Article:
As my third DrupalCon approached, I was looking forward to it being my first as a Drupal professional. I had attended San Francisco and Chicago on my own while working at IBM simply because I knew eventually I wanted to make Drupal my career. After joining Mediacurrent in September, I completed that journey and now could truly see DrupalCon from the inside.
That’s not to say you have to be a Drupal professional to enjoy it, but it does give you a different perspective. While previous keynotes by Dries Buytaert were interesting and important, all of the sudden they take on new life when they impact your livelihood. Innovation was the key word for Dries’ talk. While the community keeps coming up as the biggest strength for Drupal, the weaknesses, or at least the solutions to them, are rooted in innovation.
The aging framework of Drupal is the most technical of the weaknesses and hence has the biggest technical change. By bringing in parts of Symfony to shore up the underpinnings of Drupal, the platform can be upgraded and the focus for Drupal developers can be on what Drupal does best. Dries also pointed out the rudimentary authoring experience as a key weakness. This also can be solved through innovation—let’s not only copy what works well but let’s improve the authoring experience. Finally, Dries continues the common call for a shortage of Drupal talent - which is an issue but not as big a one in my book as some others.
It is important to stop here and note what Dries has been able to continue to do. In entrepreneurial circles, pivoting is a common theme—if your business model isn’t working, pivot and head another direction. This isn’t saying that Drupal isn’t working, but it does need to continually innovate, or pivot, to grow and stay ahead of the current, and future, competition. As in Chicago, Dries reiterated the point that if he were to build Drupal today, it would be a mobile platform first with desktop being an afterthought. With the direction the market is heading, that seems like an obvious thought, but it’s not often that businesses are willing to pivot and, in the case of building on top of Symfony, start to give up control of pieces in order to stay ahead. It was inspiring to see that Dries is willing to keep Drupal at the forefront of the web experience world.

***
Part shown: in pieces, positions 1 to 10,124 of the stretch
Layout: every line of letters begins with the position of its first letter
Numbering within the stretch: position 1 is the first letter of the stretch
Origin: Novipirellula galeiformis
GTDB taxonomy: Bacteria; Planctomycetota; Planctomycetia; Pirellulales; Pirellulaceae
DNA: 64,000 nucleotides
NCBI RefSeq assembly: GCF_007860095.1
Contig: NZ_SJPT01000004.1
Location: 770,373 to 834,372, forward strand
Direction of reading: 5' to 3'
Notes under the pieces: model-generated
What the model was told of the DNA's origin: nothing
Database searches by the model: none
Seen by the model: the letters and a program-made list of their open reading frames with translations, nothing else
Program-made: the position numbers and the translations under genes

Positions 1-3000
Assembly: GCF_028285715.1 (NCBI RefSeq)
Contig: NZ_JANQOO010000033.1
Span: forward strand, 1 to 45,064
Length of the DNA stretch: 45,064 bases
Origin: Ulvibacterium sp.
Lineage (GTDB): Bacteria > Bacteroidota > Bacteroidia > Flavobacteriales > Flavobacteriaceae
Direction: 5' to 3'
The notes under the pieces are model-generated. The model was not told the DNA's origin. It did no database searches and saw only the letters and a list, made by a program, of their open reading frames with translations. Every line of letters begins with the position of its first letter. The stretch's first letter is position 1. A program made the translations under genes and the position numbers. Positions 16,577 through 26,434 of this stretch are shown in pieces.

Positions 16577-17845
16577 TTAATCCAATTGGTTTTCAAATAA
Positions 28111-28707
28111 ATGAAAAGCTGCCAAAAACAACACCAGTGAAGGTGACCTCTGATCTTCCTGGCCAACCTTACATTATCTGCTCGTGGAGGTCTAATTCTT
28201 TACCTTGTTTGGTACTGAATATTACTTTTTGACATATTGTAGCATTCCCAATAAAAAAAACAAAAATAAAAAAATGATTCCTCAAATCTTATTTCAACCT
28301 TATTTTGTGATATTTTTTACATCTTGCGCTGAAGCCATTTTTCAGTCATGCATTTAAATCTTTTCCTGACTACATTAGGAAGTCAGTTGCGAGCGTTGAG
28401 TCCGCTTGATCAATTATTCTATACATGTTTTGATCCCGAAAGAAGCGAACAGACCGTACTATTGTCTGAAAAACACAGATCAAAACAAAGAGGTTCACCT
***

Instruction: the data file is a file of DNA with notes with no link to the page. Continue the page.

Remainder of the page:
As always, there were good sessions and bountiful BoFs to attend. With this being my first time as a Drupal professional, I also got to meet a lot of great people doing really interesting things with Drupal by manning Mediacurrent’s booth for a couple of hours. One session I attended was on RFPs and how to get clients to change their RFP process. The biggest takeaway from this was that, while clients may rely on RFPs, there are ways to educate them to make the RFP process more useful. The one thing to avoid are open RFPs—if you must have an RFP process, make it a process where select vendors are invited to participate instead of involving every vendor willing to bid, whether they have the knowledge and/or experience to successfully complete the project or not.
Day two started with a keynote from Mitchell Baker of the Mozilla Foundation where she covered Open Source and Intrnet Freedom. The best part of the day was a Project Management BoF where 40+ project managers talked about anything from requirements to client expectations to testing. I hope that we're able to continue the discussion well after we leave Denver.
I look forward to the final days of DrupalCon (including the code sprint day on Friday) and the excellent guest keynote speaker that is lined up. Clay Shirky and Jared Spool were great to hear outside expertise on last year and I’m sure Luke Wroblewski will be just as good. There are also a couple (not as many as I'd like) good project management sessions to attend and old friends to catch up with. If you’re here at DrupalCon, be sure to stop by our booth (#418) and introduce yourself. I’d be glad to meet new Drupal friends.